Shouldn’t the market be right to be terrified? Or more like concerned?
Shouldn’t we all be stocking up on the right kind of face masks, fearful that the pandemic will then reach our shores, our airports, our communities, our schools, and our hospitals?
No wonder the market hit the skids.
But maybe the wisest person to quote on the subject of the coronavirus is President Franklin D. Roosevelt, who come at his first inaugural address all the way back in 1933, told Americans, "The only thing we have to fear… is fear itself."
Every pharmaceutical company you’ve heard of, from Johnson & Johnson to dozens of small pharma companies you’ve never heard of, are racing to produce a vaccine. Before you know it, the coronavirus, having enjoyed its day in the sun, will find itself treated, diminished, and then all but wiped out from the lungs of a grateful mankind.
That’s what I see. The coronavirus crisis, like all other crises, has a beginning, a middle, and an end. And the end is in sight, despite what you may see when you surf the web, watch the evening news, or catch on your chat feeds. (There’s always someone!)
With every crisis, there is opportunity, and indeed, in Chinese, one ideograph can be understood as standing for “crisis” and “opportunity.”
In other words, in every situation that captures the world’s attention, as has the coronavirus, there will always be perceived winners and losers. The question is, which side you want to be on?
Let’s first take a look at the losers.
These are the individuals who panicked and sold into a falling market. Somehow, in their stampede for the exits, they forgot the immortal investing advice of Mr. Dow himself, uttered more than a century ago: Buy low, sell high. That’s how you get rich. Doing the opposite is how you lock in losses and keep yourself from the wealth you could have enjoyed. SOund familiar? Remember the “Great Financial Crisis” or “The Crash of 1987” (Ok, I am old…). Even the “2000 Tech Wreck” proved to be a relatively short-lived panic in financial asset level terms.
At some point, the market will roar back. It always does. Those individuals who sell, either out of a sense of terror or a sense of invulnerability—a belief that they could time the market—are the ones who will pay the biggest price. They will have lost and lost big. They will have sold the market at, say, 26,000 or 27,000 only to have to buy it back at 30,000 or more.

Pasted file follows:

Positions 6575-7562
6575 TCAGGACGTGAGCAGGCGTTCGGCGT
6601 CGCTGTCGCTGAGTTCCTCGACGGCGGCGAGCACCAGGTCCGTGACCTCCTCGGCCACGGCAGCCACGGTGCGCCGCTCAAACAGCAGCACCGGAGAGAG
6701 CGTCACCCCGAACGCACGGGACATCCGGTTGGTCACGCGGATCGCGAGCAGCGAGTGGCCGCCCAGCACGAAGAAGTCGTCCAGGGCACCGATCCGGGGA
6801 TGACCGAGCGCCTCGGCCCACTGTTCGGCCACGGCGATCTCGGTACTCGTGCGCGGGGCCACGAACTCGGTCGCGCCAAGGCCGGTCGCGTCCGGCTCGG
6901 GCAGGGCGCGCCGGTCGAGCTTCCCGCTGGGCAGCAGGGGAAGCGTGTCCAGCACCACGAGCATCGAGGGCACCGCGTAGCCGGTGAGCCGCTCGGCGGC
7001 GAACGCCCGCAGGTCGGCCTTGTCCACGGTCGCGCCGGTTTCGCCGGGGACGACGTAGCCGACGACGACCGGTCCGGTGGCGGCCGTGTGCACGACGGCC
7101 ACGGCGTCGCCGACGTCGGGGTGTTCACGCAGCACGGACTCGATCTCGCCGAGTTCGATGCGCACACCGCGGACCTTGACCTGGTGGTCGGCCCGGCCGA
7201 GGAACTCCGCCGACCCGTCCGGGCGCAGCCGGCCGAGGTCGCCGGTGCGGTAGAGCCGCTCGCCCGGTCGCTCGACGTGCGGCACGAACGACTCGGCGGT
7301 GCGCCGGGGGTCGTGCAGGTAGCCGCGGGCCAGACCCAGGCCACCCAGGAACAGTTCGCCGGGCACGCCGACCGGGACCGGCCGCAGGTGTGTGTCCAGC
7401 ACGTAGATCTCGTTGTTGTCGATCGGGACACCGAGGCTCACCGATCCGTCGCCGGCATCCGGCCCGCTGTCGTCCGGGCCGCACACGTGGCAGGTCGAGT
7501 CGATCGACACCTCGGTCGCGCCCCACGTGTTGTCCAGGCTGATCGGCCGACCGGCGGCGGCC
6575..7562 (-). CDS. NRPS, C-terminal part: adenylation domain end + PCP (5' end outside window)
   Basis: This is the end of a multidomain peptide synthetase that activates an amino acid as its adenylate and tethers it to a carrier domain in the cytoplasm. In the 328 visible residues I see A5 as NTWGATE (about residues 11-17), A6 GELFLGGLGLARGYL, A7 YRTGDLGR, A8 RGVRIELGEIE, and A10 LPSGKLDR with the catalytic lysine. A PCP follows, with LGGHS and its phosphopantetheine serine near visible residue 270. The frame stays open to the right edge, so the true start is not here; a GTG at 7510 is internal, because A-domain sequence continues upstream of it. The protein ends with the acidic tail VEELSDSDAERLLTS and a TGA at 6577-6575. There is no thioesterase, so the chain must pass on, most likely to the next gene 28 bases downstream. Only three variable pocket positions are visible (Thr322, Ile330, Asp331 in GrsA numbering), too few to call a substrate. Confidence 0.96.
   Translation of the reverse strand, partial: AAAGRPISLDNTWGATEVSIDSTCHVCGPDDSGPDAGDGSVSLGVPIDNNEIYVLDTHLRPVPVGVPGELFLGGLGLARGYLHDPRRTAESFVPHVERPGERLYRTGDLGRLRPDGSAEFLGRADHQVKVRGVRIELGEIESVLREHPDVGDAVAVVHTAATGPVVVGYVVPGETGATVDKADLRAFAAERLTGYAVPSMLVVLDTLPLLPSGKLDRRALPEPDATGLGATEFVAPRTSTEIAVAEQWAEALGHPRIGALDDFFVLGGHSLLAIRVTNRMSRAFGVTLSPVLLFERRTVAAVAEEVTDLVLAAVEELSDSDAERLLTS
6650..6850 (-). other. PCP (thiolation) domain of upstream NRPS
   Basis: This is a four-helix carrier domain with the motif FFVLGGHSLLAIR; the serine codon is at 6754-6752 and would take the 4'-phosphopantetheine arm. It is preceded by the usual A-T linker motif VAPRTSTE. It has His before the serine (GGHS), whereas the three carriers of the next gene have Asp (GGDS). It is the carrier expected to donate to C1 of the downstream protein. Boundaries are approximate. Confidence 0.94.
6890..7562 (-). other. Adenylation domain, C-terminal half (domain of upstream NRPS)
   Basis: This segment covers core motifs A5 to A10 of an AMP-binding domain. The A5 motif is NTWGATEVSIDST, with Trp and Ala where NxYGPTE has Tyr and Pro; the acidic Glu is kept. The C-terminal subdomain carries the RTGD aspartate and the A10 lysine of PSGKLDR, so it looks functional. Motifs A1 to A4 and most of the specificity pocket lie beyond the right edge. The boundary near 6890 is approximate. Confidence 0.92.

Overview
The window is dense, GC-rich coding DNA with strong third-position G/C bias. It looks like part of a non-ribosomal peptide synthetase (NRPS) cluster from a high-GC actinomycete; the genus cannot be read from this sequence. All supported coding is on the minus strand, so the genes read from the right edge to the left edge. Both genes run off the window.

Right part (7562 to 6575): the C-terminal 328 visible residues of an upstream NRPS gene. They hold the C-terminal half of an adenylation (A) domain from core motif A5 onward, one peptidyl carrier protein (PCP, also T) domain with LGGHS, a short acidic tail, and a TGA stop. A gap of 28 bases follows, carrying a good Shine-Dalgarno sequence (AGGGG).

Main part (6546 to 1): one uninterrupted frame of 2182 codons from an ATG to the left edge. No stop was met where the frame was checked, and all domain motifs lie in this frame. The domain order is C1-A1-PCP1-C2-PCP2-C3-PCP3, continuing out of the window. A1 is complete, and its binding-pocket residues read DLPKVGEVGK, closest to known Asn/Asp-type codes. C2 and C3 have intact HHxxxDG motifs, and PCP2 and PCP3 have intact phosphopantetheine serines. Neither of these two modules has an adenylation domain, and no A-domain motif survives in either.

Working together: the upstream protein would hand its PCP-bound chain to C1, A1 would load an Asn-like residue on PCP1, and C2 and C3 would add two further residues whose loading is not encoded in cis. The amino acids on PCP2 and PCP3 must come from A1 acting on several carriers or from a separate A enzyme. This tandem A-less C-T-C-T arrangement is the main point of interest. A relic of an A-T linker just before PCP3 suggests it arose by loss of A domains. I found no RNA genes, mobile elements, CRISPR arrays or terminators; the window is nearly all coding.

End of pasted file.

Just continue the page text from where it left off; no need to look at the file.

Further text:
How quickly will the market come back?
In these volatile times, it could take days, weeks, or months. While the timing is uncertain, the reality that it will go higher is unquestionable, for the simple reason that this is still America and it’s still stocks. (No rolling period of 20 years or longer since 1928 has the market been negative!) The perception of the value of the market has changed, but the reality of the value of the companies that make up the market has not changed. Nor the concepts of finance that require a return on money that you have deferred gratification on, but we’ll leave that for a later time. So, the people who will lose the most are the people who sold the fastest.
From our perspective, the other biggest loser in the entire coronavirus crisis is China itself.
Western firms have always made a devil’s bargain by doing business with the People’s Republic of China, a great country governed by a tyrannical political regime. China is unfathomably corrupt from top to bottom. The offspring of Mao’s Long March comrades, the 'Princelings', along with the military, the 'People’s Liberation Army', control much of the business life of that nation. The bank system is based on lies, propping up a failing real estate regime with cheap loans to finance entire towns and cities into which no one will ever move. The Chinese balance sheet is laughably inaccurate, and the Chinese economy as a whole is cruising for a bruising.
Western firms have overlooked all that, along with the forced transfer of technology, the outright theft of technology, the disregard for the rule of law, and the closed markets they have had to endure. American businesses have always short-handed China, in a rather vulgar matter, as representing “two billion armpits.”